World War Two-America And Japan Essay, Research Paper
During the Second World War, the Americans faced a difficult time in their war against Japan. The topography of the land the well trained Japanese army and their motivation made it difficult to the Americans to decide the fate of the war. In front of that complex situation the Americans had decided to drop two nuclear bombs on Hiroshima and Nagasaki, two major cities in Japan, killing thousands of people. The Americans hoped by doing that , they will bring the war to an end and indeed Japan surrendered a few weeks after the dropping of the bombs. This was the first time that any Nation on Earth had used a weapon of mass destruction for military objective. The American decision triggered a debate in the U.S about the justification of this act.
The case of the battle in Okinawa, brought to a change in the American strategy, caused them to fight differently and brought successful results. The overall strategy that was used by the Americans, before the Okinawa battle, was to launch a direct attack in daylight time. For the Americans it was necessary to capture the Japanese fortifications in Okinawa Kunishi and to assure by that the way to the Japanese South sore. The Americans strategy was therefor to go into a regular daylight battle with the Japanese. But soon enough they understood that this was impossible to do. Every time the Americans advanced in the daylight they were shot on constantly because they were seen very quickly. The Japanese general Ushijinua saw this weakness that the Americans had in the daylight which made them become immobile. So Ushijinua took this opportunity to move to better boarders which enabled them to have a better view and the possibility to harass the Americans. In the second week of June the American attacked Okinawa in broad daylight and in the open field. This was a mistake, the Japanese let the Americans move in and then pounded them, and the Americans had to draw back quickly. Then American Colonel Edwards Snedeker flew over the Kunishi Ridge and came to the conclusion that it was impossible to capture the Ridge by front attack in the daylight. He strongly recommended to the Headquarters to launch a night attack. This decision was a brilliant decision.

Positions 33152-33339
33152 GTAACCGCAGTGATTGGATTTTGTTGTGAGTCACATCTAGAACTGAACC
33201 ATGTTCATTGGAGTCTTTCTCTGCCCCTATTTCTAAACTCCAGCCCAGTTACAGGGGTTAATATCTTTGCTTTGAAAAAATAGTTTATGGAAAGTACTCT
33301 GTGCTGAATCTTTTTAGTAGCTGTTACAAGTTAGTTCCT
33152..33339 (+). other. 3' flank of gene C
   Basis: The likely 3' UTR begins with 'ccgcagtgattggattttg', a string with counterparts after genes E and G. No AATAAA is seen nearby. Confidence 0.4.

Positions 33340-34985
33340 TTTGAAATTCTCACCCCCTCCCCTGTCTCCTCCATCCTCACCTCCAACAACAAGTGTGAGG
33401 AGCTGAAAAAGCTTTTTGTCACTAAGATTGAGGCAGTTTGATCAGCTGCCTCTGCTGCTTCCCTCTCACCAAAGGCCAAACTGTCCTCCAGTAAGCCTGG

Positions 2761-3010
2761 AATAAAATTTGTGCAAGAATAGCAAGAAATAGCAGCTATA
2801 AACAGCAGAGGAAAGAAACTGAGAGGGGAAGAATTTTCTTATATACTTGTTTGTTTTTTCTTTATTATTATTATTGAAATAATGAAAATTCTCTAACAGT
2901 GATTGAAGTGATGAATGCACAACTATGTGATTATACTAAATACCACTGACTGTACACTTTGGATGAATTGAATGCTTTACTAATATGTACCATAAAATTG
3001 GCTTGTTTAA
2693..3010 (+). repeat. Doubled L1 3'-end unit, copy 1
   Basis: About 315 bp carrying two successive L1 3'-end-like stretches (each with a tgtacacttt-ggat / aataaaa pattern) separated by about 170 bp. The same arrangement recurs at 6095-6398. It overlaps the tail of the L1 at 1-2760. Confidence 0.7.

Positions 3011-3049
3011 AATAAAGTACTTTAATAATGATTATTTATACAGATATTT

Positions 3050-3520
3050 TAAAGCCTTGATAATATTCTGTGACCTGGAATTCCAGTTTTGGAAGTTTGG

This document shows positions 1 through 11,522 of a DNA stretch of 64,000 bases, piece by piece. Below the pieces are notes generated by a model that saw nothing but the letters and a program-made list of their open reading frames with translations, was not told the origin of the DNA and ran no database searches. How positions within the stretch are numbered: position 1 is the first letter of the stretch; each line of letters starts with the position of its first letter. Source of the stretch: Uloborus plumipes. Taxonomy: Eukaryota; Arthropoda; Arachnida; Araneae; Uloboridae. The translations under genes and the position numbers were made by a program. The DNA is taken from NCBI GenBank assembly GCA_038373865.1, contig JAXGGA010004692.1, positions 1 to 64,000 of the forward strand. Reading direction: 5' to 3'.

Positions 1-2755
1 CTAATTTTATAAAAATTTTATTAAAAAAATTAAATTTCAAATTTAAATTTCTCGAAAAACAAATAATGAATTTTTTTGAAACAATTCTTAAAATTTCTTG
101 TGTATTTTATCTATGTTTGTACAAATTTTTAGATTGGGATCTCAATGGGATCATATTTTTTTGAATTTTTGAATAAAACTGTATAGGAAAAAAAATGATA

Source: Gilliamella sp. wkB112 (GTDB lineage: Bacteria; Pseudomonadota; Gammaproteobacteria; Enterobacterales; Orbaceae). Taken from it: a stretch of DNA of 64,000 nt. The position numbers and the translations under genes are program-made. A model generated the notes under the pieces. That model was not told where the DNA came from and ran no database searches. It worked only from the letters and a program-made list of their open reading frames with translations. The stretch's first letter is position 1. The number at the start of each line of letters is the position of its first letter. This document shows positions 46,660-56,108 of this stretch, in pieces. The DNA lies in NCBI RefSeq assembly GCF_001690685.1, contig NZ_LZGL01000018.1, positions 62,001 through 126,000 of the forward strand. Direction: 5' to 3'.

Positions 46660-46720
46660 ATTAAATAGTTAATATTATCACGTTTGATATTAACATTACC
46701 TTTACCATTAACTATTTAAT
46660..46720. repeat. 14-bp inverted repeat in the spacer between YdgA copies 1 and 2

Chaos and confusion distinguished the fight of the Americans. There was no coordination between the units participation in the fight, a failure of combat inteligence was clear and Ariel supply inefficient. The battle was fought mostly by Lutenents and Sergeants (no officers) and they paid the price of leadership.
Despite the bad communication between the American units, they moved closer with two brigades after midnight so that they would not be seen, and with sunrise they attacked the Japanese that were having their breakfast, and surprised them. The success of this fight enabled the rest of the American troops to move on to the Ridge. For eight full days the Americans had to fight face to face with the Japanese well-entrenched army. The American suffered 1,150 casualties.